Upon receiving her first copy of Home: Food From My Kitchen, Sarah Graham took to her food blog to write about the experience of holding her new book in her hands. She also shared the introduction she wrote to give readers an idea of what this cookbook means to her and her family.
“Warm hearts, full tables, empty plates. Family, friends and feasting” – that’s what this book is about, Graham writes, reflecting on the “many hundreds of hours that go into publishing a book”. After the introduction she reveals some of her favourite dishes recorded in the book and announces that many of the recipes are tied to the upcoming second season of her popular TV series, Sarah Graham’s Food Safari.
Read the article:
In Swahili, that beautiful lilting language that is native to parts of East Africa, safari means ‘journey’. And I love that. I love that I have had the privilege of seeing so much of our continent, and the picture it has given me of our food heritage in Africa being such a melting pot of colour and character, food that has been cooked and shared against a beautiful backdrop of lives lived in all its magnificent corners, of stories told, of meals shared around campfires, wood stoves, bbqs (braais) or full and happy tables. And I also love coming home. I love sharing the ideas and inspirations that are gathered along the way.
Image courtesy of A Foodie Lives Here
Unisa Press commissioning editor Hetta Pieterse chatted to The Arts Mag about Driftword, the multimedia anthology by performance poet, musician and spoken word artist Croc E Moses.
Driftword is part of the Unisa Flame Series.
Pieterse speaks about the illustrations in the book, as well as the design and typography. Driftword comes with a CD to capture Moses’ lyrical, musical style.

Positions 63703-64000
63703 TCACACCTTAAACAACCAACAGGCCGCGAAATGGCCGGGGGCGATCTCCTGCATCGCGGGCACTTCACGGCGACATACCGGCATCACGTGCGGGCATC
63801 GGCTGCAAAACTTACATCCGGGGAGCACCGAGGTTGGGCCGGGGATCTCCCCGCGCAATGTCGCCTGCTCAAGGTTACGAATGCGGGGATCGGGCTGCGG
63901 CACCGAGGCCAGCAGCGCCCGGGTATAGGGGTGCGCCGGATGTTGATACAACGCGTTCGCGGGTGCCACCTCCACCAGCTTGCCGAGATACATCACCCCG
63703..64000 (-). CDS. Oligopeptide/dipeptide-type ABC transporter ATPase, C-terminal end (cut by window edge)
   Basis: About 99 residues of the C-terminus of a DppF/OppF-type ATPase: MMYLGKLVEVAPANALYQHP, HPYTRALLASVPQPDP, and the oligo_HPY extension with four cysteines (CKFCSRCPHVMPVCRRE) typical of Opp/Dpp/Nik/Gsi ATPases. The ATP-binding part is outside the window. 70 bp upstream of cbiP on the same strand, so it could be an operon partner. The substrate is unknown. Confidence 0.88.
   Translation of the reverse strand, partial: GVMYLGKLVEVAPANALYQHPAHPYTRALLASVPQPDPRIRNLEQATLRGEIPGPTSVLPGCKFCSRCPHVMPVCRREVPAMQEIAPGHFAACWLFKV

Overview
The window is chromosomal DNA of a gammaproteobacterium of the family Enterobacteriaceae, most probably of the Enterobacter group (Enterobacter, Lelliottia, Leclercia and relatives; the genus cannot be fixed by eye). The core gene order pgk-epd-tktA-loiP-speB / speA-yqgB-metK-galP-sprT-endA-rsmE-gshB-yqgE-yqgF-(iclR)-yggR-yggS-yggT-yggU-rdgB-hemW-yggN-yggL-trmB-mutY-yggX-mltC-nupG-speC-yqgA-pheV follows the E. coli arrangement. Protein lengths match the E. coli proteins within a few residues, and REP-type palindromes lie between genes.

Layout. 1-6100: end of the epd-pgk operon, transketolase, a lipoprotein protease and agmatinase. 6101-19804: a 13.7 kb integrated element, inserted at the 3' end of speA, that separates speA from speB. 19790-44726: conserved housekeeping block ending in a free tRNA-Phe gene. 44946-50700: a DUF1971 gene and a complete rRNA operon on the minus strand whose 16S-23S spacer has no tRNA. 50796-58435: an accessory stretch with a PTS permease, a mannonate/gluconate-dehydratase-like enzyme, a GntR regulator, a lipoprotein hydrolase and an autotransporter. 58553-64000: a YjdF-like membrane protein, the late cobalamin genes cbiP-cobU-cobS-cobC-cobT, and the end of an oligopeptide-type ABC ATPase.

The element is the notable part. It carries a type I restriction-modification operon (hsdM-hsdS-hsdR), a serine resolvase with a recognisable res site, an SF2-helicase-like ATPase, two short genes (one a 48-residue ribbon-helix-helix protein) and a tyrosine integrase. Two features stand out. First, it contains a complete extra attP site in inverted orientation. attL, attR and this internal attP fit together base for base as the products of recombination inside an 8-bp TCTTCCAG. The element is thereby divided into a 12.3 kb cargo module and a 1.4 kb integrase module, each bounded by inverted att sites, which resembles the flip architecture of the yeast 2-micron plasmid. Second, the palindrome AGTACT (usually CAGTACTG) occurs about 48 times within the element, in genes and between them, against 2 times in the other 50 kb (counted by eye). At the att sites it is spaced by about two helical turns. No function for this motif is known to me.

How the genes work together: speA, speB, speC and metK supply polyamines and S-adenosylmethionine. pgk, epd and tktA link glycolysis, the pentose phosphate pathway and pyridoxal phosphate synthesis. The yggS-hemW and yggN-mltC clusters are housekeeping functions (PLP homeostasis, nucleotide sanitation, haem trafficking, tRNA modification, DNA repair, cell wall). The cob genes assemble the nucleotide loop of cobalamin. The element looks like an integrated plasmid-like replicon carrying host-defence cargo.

“He was very exact about the words on the page, and the drawings,” Pieterse says. “There’s definitely method in the madness of Croc E Moses!”
Watch the video, which ends with a performance and discussion of the book by the poet himself:
Benjamin Pogrund has written an article about the resurgence of interest in Robert Sobukwe.
Pogrund refers to recent pieces on Subukwe by Dr Derek Hook, a South African-born social psychologist at Duquesne University, in Pittsburgh, USA, author of Voices of Liberation: Steve Biko and (Post)apartheid Conditions, as well as Malaika wa Azania, public intellectual and author of Memoirs of a Born Free: Reflections on the Rainbow Nation.
The third edition of Pogrund’s Robert Sobukwe: How Can Man Die Better was reprinted in a new edition recently, 25 years after its first publication.
Hook believes their is a “resurgence of interest” in Sobukwe, and “points to several serious studies of Sobukwe which are now being done” – including his own forthcoming biography of the man.
In an article entitled “Why Sobukwe is not dead”, Wa Azania writes: “There is a rapture happening in our country. There is an awakening of black people. There is a sense of consciousness that is slowly but surely creeping into our communities [...] These are Sobukwe’s disciples, blacks who refuse systematic dehumanisation.”
IT IS 37 years since Robert Mangaliso Sobukwe died and it seems to me that after many years of neglect a new image of him is emerging.
South Africa is in need of him: his integrity and honesty, his total belief in people whatever their colour, his commitment to serve his people, his vision of Africa.